By Josh Reilly
During the peak of the pandemic, one of the few outings my wife and I allowed ourselves, during the warmer seasons, was a Saturday or Sunday drive over the mountains, via Bonny Doon, down to Hwy 1. After stopping at Swanton Berry Farm for the best strawberries in the area, one of those trips brought us to Pie Ranch, just north of Ano Nuevo State Park and a bit south of the town of Pescadero. They called it ‘Pie Ranch’ to reflect the overall mission of inclusion; like the combination of ingredients that make up the delicacy, and everyone gets a slice. And their farmstand offers delicious pies.
Pie Ranch was founded here in 2002 by Jered Lawson, Karen Heisler, and Nancy Vail, each with backgrounds in sustainable agriculture and education. They envisioned a regional center for regenerative farming, food system education, sustainability, renewed engagement between farmers and end use consumers, and wanted to incorporate training and farm experience for new young farmers, especially from marginalized communities. And they imagined finding joy in all of it.
Honoring the land’s earliest inhabitants
Working with the Amah Mutsun Land Trust, Pie Ranch established a Native Garden to grow useful California plant species, preserve seed lines, educate visitors, and perpetuate historic food and fiber production and use practices. The Garden features plants that continue to have a role in local sustainable agriculture, such as rosehips from native California shrub roses. Interpretive posters provide information regarding the ways these plants were once used, and could still be.
Youth and stewardship programs
Early on, Pie Ranch began a Youth Corps program, bringing kids from urban areas to learn about crop production and distribution, food justice and food preparation (baking in the onsite kitchen), as well as farm maintenance. A casualty of the CZU Complex fires, which swept down the slopes on either side of the farm, was the historic Steele Family farmhouse. Thankfully, with the help of generous local (mostly small) donors, a sustainable, energy-efficient structure is being completed in its place.
The Regenerator Program, based in nearby Cascade Farm provides land, mentors, access to farm equipment, sales and marketing, and business planning assistance to new young farmers from marginalized communities. Pie Ranch is also involved in multiple local and regional partnerships to bring more farmers into sustainable farming, make available affordable land, and build relationships with informed, engaged citizens whose buying choices support sustainability.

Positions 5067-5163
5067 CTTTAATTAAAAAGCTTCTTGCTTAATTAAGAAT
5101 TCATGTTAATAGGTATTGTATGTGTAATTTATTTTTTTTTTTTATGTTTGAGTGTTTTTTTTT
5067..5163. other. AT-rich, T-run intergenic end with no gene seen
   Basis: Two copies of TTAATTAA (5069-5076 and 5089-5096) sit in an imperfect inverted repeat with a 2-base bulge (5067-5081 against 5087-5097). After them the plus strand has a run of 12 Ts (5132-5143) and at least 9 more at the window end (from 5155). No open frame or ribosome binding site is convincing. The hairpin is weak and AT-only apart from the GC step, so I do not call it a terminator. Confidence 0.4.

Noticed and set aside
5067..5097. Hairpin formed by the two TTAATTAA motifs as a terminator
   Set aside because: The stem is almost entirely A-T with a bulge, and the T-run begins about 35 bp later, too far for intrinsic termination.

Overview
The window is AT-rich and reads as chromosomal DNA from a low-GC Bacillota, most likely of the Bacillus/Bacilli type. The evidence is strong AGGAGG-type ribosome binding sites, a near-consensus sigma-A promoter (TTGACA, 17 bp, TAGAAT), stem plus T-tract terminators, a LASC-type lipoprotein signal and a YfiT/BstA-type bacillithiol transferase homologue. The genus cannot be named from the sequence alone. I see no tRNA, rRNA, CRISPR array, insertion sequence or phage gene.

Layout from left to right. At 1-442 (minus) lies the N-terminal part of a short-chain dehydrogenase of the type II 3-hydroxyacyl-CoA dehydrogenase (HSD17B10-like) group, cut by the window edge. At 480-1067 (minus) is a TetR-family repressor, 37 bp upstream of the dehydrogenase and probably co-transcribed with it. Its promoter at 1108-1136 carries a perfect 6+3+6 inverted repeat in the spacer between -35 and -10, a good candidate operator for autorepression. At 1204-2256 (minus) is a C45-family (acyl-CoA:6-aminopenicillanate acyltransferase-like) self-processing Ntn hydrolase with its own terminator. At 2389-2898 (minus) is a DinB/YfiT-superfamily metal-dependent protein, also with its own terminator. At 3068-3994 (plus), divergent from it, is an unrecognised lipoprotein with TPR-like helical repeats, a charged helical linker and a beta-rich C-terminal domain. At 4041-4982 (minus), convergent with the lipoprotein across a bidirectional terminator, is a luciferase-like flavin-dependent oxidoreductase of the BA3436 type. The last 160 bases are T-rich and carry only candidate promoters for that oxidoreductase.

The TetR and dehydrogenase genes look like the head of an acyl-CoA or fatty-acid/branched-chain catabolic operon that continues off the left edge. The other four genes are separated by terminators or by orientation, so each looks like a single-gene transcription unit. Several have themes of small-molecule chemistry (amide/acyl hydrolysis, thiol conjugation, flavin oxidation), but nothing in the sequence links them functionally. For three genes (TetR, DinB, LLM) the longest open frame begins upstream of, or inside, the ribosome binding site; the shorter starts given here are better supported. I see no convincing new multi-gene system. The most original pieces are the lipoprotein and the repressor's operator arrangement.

A slice of sustainable farming goodness
With all that going on, it’s a wonder they have time to actually farm and sell produce, but they do. In the area they call the “lower slice” (get it?), row upon row of vegetable and fruit crops are interspersed with flower and herb beds. These beds are planted densely with species that attract beneficial insects (called “insectary plants”) or have other beneficial roles in crop ecology. The farm is bursting with Salvias, Coast Buckwheat, Statice, Zinnia, heartbreakingly gorgeous dahlias, Rudbeckia, California asters, marigolds, and calendula. Between these riotously colorful borders, are rows of food crops, starting with a small orchard of heirloom apples, then corn, squash and beans, (companion-cropped, called the “Three Sisters” in many parts of Native America), dry farmed tomatoes, strawberries, artichokes, and tomatillos. There are also plants used for dyeing such as red and gold tickseed. True fact: Pie Ranch grows and mills its own heirloom wheat varieties for their pie crusts.
How to get involved
Pie Ranch has a monthly Work Day and Barn Dance. Next up: November 18 and December 16. If you’re planning to work, arrive at about 2 pm to get busy in the fields. Or just come to dance. Homemade chili is served at 6 pm, and the dance starts at 6:30. One of the founders even plays fiddle in the house band! All proceeds benefit the programs of this nonprofit.
Stop at the rustic Farm Stand and talk to the friendly folks while picking up local produce, preserves and jams, honey, Companion Bakeshop bread (my favorite is the “Three Seed”), blue corn flour, and beef, chicken and pork products, as available, and handcrafted ceramics and gifts. And of course, pie.
Pie Ranch, 2080 CA-1, Pescadero. (650) 262-1220
Josh Reilly, aka Uncle Skip, writes about seasonal gardening from his home in beautiful Ben Lomond, California.
Featured photo: The “Lower Slice” at Pie Ranch where vegetable, fruit, flower, and herb plants are interspersed to attract beneficial insects. Photo by Josh Reilly.
Photos contributed by Pie Ranch.
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